According to figures from Bibby Financial Services, which provides financial services to SMEs, the average level of bad debt – where a company suffers because clients fail to pay the full sum invoiced – has risen by 61% in the past year.
Late payments also climbed last year, with nearly a fifth of businesses reporting that they were paid for their services after 90 or more days.
It is not surprising, therefore, that UK company profit warnings for the first quarter of 2023 rose to 75 compared with 72 for the same quarter in 2022.
Meanwhile a promised review of the powers of the Small Business Commissioner which started in 2020 was delayed, like many things, by the disruption of the Covid pandemic and lockdowns and has been resurrected in February this year.
Among the proposed actions was to reduce the maximum payment period from 60 to 30 days for businesses that had signed up to the (voluntary) Prompt Payment Code and to allow the Small Business Commissioner to impose legally binding payment orders, launching investigations and levying fines.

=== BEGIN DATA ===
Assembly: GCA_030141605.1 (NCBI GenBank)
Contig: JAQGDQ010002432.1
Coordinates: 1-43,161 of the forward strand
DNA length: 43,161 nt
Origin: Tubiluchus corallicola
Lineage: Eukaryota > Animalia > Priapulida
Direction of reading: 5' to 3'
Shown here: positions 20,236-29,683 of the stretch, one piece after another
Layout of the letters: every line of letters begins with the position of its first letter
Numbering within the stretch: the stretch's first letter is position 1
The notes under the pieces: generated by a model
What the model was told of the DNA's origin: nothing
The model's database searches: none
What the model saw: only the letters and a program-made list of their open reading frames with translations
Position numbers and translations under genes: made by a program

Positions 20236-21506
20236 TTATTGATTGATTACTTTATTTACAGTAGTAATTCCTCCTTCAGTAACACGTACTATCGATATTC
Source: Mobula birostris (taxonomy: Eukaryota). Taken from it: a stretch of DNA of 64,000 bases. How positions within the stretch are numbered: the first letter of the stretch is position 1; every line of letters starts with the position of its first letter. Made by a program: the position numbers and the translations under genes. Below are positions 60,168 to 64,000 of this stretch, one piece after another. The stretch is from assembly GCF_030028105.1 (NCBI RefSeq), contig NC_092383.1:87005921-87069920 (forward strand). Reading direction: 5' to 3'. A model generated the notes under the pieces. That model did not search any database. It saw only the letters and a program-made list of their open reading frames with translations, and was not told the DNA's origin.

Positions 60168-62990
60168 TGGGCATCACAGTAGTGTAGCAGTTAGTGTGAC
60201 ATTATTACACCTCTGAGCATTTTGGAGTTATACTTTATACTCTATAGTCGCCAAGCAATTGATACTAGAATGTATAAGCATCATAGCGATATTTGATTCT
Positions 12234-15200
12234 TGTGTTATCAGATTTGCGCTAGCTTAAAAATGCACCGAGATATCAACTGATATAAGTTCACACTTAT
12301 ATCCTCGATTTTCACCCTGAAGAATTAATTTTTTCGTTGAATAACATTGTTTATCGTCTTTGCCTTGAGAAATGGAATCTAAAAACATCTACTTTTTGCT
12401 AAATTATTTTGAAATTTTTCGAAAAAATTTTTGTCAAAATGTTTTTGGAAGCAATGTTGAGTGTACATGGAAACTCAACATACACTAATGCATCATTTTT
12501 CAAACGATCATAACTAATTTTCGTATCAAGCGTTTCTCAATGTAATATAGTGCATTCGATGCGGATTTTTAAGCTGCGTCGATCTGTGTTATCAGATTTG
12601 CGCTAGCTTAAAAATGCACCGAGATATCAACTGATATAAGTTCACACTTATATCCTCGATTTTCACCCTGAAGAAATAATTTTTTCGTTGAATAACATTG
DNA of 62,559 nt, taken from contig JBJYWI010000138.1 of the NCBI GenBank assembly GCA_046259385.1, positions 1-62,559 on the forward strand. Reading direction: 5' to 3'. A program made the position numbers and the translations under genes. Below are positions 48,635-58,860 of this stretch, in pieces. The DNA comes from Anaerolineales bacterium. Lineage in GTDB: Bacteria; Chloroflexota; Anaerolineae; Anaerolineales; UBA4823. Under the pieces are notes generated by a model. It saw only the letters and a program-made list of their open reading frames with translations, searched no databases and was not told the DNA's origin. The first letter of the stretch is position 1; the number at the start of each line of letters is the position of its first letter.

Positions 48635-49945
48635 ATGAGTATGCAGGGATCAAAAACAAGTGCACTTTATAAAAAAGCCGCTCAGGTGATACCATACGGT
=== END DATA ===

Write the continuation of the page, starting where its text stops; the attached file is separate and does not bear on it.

In the meantime what can businesses do to ensure their invoices are paid promptly?
Firstly, when considering taking on a new customer or client ensure that you do adequate credit checks on them.
Make your terms and conditions clear from the start. You can offer a variety of payment methods to make life as easy as possible for your customers.
With new clients it can be a good idea to ask for, say, a 25-30% deposit up front on their first order as a gesture of good faith.
Ensure you have a collection process what can be monitored and checked at every stage of invoicing so you get an early warning of potential problems.
The FSB (Federation of Small Businesses advises: “call the customer before the payment due date to make sure it has been received and there is no query, especially when it’s a large payment. Where payment has not arrived, make immediate contact.”
To mitigate the inevitable occasional late or missed payment it advises keeping a close eye on your own cash flow: “A regularly updated cash flow forecast to ensure you stay within your financing facilities is always a recommended.”
Above all, the advice is to communicate frequently, not only with the customer but with your suppliers and your bank if it looks like a customer’s late payment is going to impact on the smooth running of your own business.